The Irish response to this hostility was a mixed bag. They refused to yield in regards to their Catholicism, but demonstrated their loyalty to the United States by fighting in the Civil War. Unlike Chinese immigrants, the Irish could naturalize and vote, and they leveraged their political power to secure better-paying municipal jobs, which soon allowed Irish immigrants to form more traditional households. But they also learned to adhere to America’s racial order. Within a generation, Irish immigrants went from being attacked to participating in the 1863 Draft Riots, lynching free Blacks on the streets of New York City, and attacking interracial couples.  With these actions they made it clear that Irishness in the United States, meant white.

We see the legacy of this history in St. Patrick’s Day parade traditions in cities like New York. Parade leaders fiercely resist any displays that may challenge their religion or traditional definitions of marriage and family.  Adherence to conventional gender roles is also on display, as grand marshals are almost always male but also white. The Irish are so removed from liaisons with nineteenth-century free Blacks that African Americans with Irish surnames, like “Eddie Murphy,” are not considered Irish.  President Obama, who traces some of his ancestry to Moneygall, County Offaly, will probably never be asked to lead the parade in Manhattan (although I am sure that he would be welcomed at the St. Pat’s for All parade in Queens).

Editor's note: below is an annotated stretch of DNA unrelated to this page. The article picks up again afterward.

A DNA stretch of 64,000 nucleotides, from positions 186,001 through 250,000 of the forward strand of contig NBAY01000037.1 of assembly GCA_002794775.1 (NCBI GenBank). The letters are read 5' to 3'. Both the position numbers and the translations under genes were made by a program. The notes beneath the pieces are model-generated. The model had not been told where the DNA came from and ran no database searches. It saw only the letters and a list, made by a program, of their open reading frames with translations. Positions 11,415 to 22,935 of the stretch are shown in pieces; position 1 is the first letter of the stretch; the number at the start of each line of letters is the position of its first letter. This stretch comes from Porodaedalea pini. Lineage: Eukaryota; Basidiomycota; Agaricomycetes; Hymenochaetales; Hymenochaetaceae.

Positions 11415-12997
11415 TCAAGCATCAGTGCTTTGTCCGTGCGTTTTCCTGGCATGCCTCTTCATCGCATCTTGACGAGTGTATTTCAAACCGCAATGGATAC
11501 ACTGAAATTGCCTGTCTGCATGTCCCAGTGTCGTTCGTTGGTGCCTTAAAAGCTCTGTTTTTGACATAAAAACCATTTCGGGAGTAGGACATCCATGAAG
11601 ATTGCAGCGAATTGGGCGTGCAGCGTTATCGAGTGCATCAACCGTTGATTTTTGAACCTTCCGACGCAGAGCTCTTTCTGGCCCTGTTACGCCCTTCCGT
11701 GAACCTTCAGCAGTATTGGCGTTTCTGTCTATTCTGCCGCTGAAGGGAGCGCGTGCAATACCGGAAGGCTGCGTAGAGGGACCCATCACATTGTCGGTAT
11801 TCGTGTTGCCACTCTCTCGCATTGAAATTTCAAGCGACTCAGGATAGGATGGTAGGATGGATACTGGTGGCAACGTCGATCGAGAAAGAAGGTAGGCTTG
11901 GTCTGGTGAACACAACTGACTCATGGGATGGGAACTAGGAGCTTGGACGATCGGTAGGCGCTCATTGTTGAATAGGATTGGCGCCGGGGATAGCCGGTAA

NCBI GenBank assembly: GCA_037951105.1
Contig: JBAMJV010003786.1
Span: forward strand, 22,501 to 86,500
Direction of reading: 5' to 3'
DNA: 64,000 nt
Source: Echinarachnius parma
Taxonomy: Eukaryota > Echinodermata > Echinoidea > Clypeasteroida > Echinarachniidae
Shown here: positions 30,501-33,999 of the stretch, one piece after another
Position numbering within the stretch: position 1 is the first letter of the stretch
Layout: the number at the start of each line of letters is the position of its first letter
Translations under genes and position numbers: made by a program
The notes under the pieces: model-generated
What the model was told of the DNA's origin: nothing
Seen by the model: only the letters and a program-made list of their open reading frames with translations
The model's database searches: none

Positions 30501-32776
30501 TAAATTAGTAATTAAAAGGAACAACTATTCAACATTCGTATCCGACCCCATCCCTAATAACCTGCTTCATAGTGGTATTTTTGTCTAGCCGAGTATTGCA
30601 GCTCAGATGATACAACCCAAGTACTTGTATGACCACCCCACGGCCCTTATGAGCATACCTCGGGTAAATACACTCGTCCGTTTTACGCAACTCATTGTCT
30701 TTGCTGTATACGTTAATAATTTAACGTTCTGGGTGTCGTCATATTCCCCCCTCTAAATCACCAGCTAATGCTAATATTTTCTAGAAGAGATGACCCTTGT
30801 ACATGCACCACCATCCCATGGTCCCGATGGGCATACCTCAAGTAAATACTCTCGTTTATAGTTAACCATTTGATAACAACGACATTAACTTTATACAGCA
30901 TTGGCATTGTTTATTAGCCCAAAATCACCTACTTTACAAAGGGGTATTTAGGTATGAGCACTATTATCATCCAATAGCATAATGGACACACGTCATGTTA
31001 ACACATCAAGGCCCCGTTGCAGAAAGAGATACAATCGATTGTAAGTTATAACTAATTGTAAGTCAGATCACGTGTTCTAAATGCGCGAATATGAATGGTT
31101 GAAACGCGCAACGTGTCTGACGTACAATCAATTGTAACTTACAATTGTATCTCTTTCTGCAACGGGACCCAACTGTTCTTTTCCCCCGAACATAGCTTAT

In marked contrast, displays of Irishness in the Republic of Ireland are not as firmly anchored in sexuality, gender, race or even ethnicity for that matter. Christine Quinn, New York’s first female and openly gay City Council Speaker, led the St. Patrick’s Day Parade in Dublin, as did Samantha Mumba, an Afro-Irish singer and actress. Drag queens are a popular presence in the Dublin parade and in local celebrations; it is not unusual for new groups, like Polish immigrants to participate under their own banners. Though St. Patrick’s Day initially was a religious holiday in Ireland, current parade practices indicate how traditions can and do change, often dramatically. Political independence and economic growth has shaped a parade tradition that is confident and encompassing, rather than defensive or exclusionary.

Though St. Patrick’s Day parades in the United States initially were formed by an unreceptive environment in which the Irish defended themselves from hostile nativists, parade leaders are still defensive—even though that hostility and fears about an Irish social, economic and political presence have dissipated.